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  • Geoff Mulgan

Poetry, prose and plumbing: some first reflections on how Labour will govern

I’ve worked with politicians and bureaucrats in many countries, through periods of triumph and disaster, changes of administration, wild popularity and deep public distrust - including dozens of governments around the world (and pretty much all of the most effective ones). I've also worked inside Labour governments at city and national level in several countries (having knocked on doors for Labour during elections since I was about 13).

That gives me a different perspective to most UK commentators.  I think it makes me fairly good at spotting opportunities as well as potential errors, good options as well as self-deceptions (though I'm sure it creates its own biases).

Here I share thoughts about the new administration which has got off to a very good start and is a dramatic improvement on what went before. How government works matters just as much as what it does (even though this is of almost zero interest to the commentariat) and I’m now a professor in an engineering department, a field which cares a lot about practicality and implementation and has a low tolerance for the hot air that is all too common in and around politics.

The big picture

To start with the big picture.  Labour’s pitch to the British public was in essence simple: we are sensible and trustworthy, and the Tories have been a disaster.  The public broadly accepted both parts of the pitch and is feeling very relieved.

But now in government Labour has to shift gear.  The former New York governor Mario Cuomo famously said that politicians campaign in poetry, but govern in prose.  Today it would be more accurate to say that they campaign in simplified prose but govern as story-tellers and plumbers. They have to explain how all the things they do fit together in a coherent narrative. But they also have to get the basics right and handle the periodic floods and crises.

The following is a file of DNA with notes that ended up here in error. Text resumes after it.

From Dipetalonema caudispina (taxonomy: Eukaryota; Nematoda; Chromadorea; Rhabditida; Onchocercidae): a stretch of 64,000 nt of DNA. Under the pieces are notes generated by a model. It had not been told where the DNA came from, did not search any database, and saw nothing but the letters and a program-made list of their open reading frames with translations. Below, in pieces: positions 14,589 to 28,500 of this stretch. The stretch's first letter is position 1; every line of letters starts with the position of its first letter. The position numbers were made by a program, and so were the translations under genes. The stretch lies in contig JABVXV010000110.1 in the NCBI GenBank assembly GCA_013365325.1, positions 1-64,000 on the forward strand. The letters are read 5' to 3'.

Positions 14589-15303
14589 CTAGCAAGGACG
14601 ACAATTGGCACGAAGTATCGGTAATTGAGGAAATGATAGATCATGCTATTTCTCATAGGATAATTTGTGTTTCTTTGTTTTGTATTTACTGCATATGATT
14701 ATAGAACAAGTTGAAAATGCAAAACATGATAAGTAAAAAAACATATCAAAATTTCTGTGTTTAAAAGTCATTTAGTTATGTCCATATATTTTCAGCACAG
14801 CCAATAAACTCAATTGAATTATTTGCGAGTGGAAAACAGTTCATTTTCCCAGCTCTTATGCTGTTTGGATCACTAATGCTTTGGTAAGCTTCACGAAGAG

Here I'll mainly focus on the plumbing. A good starting point is that Sir Keir Starmer has said that he’s a pragmatist, interested in getting things done rather than abstract theory, and he is rightly concerned to avoid ‘sticking plaster’ solutions. But Labour studiously avoided saying much about how it would govern, for fear of jinxing the election. 

Mission boards

The main exception to the radio silence on methods of governing was the promise to create mission boards and a mission delivery team.   This follows the successful use of the language of missions to give a shape to Labour’s priorities.   A flood of reports suggesting answers came from London thinktanks this year and Starmer’s team briefed an ambitious reshaping of Whitehall along similar lines. 

These mark a welcome commitment to a more strategic style of government after years of short-termism.  The plans for mission boards echo past attempts to reshape government to better focus on cross-cutting strategic goals, including Ted Heath’s super ministries and Tony Blair’s many examples of ‘joined up government’, from homelessness to climate change.  Around the world many governments have created strategic clusters sitting above departments and ministries, and in Europe several have used the language of missions.

This means there is plenty of experience to draw on and some clear lessons about how to make these work, and what not to do. 

Labour’s last attempts at cross-government working – on everything from teenage pregnancy, Surestart and rough sleeping to climate change and neighbourhood renewal – mainly worked quite well according to later evaluations (though none is mentioned in any of the recent reports), and in a recent report for the European Commission, I documented many of the other methods used around the world to make governments more coherent, from wartime efforts to ways of coordinating science, energy to health. These show that more coherent, strategic, and mission-oriented approaches are feasible and can have big impacts.   

But there are quite a few lessons that may not yet be fully reflected in the plans.  

The first and most important lesson is that one size doesn’t fit all:  although spraying the word missions onto lots of committees and roles will probably do little harm, it will do little good either.   Generic answers never work well.  All experience shows that missions for different topics need very different approaches - health is not the same as economics, environment or crime.   Using the same word for different things doesn't make them the same kind of thing.  

It’s much better to focus on specifics.   Once you do that, it becomes obvious that a mission in a field where national government has plenty of power and money is quite different from one where it has to persuade others – like business – to act in a different way.  A mission with easily measurable outputs and outcomes is very different from one that lacks them.  A mission needing lots of new money is very different from one needing laws and regulations.